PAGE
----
[Top][All Lists]

[Date Prev][Date Next][Thread Prev][Thread Next][Date Index][Thread Index]

Re: Bidirectional text and URLs

From: Eli Zaretskii
Subject: Re: Bidirectional text and URLs
Date: Mon, 08 Dec 2014 17:46:49 +0200

> Date: Sun, 07 Dec 2014 19:26:33 -0500
> From: Richard Stallman <address@hidden>
> CC: address@hidden, address@hidden
>  > > If so, the questionis: once you detect the strangeness, what then?
>   > It's up to the application.
> Alas, that's ducking the issue.  We need to confront this issue.

We _are_ confronting it.  We are methodically analyzing the issue
piecemeal, identifying the separate parts of it, and providing
solutions to each part as soon as it is well-defined and understood.

The problem we are dealing with is a very complex one.  It involves
multiple disciplines: bidi reordering, URL construction and display,
Internet security, cultural differences, human perception of visual
cues, etc.  Part of the solution should be in the infrastructure and
primitives, part on the application and UI level.  Moreover, we are in
uncharted territory, with no prior art or standards to guide us.
Plus, we don't have any single individual on board who'd have a good
understanding of all the aspects of the problem.

When dealing with such hard issues, it is IME methodologically wrong
to charge ahead without a sufficiently clear definition and
understanding of each part of the problem and the alternatives for
their solutions.

We have now identified the first part: how to find the potentially
fraudulent URL, and we have a clear understanding of it.  We have a
solution for that part of the problem that seems to satisfy the
requirements of the application programmer who brought up this issue.

The next step should be for the application to try using this
infrastructure to address the issue on the application and UI levels.
It is possible that that such an attempt will result in feedback that
will require changes in the infrastructure, or some additional
functionality there.  Or the application developers will decide that
this part of the problem is successfully solved, and will request
assistance in solving the next part, which will need to be defined in
clear terms.

And so on and so forth -- we will break this complex issue into
individual parts and solve them one by one on the level each part
belongs to.  That's not "ducking the issue" in my book.

What you seem to expect is that we start coding solutions to problems
that are at best very vaguely defined, without any practical
experience to back that up, guided only by some intuition.  IME, this
is a recipe for wrong solutions and for waste of time and energy.  I
submit that there's no one around here, including myself, whose
intuition in this matter I would trust, because intuition is only
reliable when it is based on knowledge and experience in the subject
matter, and we don't have such individuals at our disposal.

So I don't see any reasons to rush into coding under the

>   > That's easy: copy the text without the directional override and
>   > display it in some other buffer.  The position returned by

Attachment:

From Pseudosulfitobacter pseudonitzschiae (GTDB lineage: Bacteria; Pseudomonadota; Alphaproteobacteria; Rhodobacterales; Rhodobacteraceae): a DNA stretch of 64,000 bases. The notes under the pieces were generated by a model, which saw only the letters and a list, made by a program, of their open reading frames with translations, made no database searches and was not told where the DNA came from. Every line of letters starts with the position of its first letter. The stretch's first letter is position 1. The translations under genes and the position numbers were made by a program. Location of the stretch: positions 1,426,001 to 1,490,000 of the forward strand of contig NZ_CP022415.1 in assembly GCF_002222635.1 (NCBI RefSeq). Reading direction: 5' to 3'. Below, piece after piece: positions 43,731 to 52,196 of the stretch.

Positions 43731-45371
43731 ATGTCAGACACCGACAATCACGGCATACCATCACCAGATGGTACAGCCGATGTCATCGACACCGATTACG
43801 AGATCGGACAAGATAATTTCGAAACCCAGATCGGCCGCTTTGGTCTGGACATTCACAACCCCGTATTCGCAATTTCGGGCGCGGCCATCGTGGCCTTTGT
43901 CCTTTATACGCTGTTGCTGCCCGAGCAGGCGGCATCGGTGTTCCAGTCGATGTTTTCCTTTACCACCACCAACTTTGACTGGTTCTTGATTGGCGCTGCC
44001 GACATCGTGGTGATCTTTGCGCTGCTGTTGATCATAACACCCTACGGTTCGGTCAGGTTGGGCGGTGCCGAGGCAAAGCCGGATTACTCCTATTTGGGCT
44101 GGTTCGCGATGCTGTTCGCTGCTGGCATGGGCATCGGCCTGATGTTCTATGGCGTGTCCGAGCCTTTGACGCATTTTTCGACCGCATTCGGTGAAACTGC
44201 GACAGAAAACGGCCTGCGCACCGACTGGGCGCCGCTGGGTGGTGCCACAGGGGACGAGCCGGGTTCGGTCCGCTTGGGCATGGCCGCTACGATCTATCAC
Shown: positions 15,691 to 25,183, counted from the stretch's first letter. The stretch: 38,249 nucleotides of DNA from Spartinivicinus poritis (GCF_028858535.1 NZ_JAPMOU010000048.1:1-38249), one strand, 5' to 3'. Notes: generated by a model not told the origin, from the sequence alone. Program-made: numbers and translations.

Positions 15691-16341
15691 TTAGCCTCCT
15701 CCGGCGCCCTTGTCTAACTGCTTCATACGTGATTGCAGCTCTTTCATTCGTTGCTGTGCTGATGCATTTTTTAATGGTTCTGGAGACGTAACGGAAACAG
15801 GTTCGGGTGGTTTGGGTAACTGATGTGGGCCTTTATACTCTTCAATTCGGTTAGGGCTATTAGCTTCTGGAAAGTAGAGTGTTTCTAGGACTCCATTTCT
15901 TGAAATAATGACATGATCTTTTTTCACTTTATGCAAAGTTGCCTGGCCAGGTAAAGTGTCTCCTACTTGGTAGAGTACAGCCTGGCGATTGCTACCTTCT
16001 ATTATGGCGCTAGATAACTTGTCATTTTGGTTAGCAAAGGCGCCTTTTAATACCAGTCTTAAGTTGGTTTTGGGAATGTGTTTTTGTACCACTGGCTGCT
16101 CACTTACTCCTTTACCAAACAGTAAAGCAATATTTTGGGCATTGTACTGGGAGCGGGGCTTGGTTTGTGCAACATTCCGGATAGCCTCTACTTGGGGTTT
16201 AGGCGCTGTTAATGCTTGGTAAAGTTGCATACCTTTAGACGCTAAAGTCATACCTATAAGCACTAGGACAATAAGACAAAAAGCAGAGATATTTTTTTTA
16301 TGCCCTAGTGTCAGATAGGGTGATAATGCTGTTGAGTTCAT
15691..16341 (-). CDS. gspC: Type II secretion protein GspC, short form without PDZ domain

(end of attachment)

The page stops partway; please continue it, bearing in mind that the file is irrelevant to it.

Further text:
>   > bidi-find-overridden-directionality is of the 1st character following
>   > the override control, so copying the text starting at that position
>   > will exclude the override and avoid its effects.
> That is the first magic bidi char, but there could be more.

Inside the URL?  Extremely unlikely, see below.  In any case, the
presented use case didn't have them.  I'd like to see a complete
solution for this simple use case, before we move to more complex ones
(if they exist).

> It would be necessary to remove them all.

I don't think it's a problem, not a likely one anyway.  But if it is,
it should be almost trivial to use that primitive iteratively to
reconstruct the string with all the overrides removed.

> However, is simply removing them correct?

Yes, I think so.

> In general, do magic bidi characters get include in the URL that is
> passed to the browser?  I would expect so.

Using the directional control characters as part of the URL is
forbidden by the relevant standards.  The authorities that approve
domain names will reject them if they include such characters.  So I
think URLs which include them will be non-existent, or at least very
rare.  The use case which started this thread of discussion had the
control characters outside the URL itself, even outside the protocol
part of it.

> If so, a string which does not include them is inaccurate, and the
> accurate thing to do is to include them and display them (perhaps in
> hex) while suppressing their bidi effect.

Removing them and suppressing their effect give rise to the same
visual appearance, since these controls display as very thin spaces,
and thus are almost invisible on the screen.  That's why this type of
fraud came into existence in the first place.

As for using hex, that was one alternative I suggested earlier in this
thread.  It is still on the table, and doesn't require any
infrastructure changes to do its job.  But people liked this proposal
less, so eventually I coded the primitive to find the spoofed
characters as a means for supporting other solutions.

> Also, don't some RTL characters cause some normally LTR characters to
> display RTL?

No.  LTR characters always display left to right, unless overridden by
the RLO control (which simply makes every character act as an RTL

reply via email to

[Prev in Thread] Current Thread [Next in Thread]